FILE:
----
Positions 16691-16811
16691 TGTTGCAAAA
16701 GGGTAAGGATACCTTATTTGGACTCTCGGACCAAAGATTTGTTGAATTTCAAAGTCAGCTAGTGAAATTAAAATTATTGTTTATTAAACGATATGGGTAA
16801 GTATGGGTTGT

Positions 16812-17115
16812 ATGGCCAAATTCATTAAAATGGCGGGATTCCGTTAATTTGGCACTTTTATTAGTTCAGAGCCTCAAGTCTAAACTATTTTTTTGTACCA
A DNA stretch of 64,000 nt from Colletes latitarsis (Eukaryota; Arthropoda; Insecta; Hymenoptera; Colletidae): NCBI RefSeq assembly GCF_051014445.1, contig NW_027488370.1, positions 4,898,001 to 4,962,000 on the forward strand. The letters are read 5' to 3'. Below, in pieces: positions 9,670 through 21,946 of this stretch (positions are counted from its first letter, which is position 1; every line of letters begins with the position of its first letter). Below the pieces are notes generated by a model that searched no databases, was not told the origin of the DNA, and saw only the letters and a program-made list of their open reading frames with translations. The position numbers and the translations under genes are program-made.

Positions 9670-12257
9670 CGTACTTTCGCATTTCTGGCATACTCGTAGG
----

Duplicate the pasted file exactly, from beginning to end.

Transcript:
Positions 16691-16811
16691 TGTTGCAAAA
16701 GGGTAAGGATACCTTATTTGGACTCTCGGACCAAAGATTTGTTGAATTTCAAAGTCAGCTAGTGAAATTAAAATTATTGTTTATTAAACGATATGGGTAA
16801 GTATGGGTTGT

Positions 16812-17115
16812 ATGGCCAAATTCATTAAAATGGCGGGATTCCGTTAATTTGGCACTTTTATTAGTTCAGAGCCTCAAGTCTAAACTATTTTTTTGTACCA
A DNA stretch of 64,000 nt from Colletes latitarsis (Eukaryota; Arthropoda; Insecta; Hymenoptera; Colletidae): NCBI RefSeq assembly GCF_051014445.1, contig NW_027488370.1, positions 4,898,001 to 4,962,000 on the forward strand. The letters are read 5' to 3'. Below, in pieces: positions 9,670 through 21,946 of this stretch (positions are counted from its first letter, which is position 1; every line of letters begins with the position of its first letter). Below the pieces are notes generated by a model that searched no databases, was not told the origin of the DNA, and saw only the letters and a program-made list of their open reading frames with translations. The position numbers and the translations under genes are program-made.

Positions 9670-12257
9670 CGTACTTTCGCATTTCTGGCATACTCGTAGG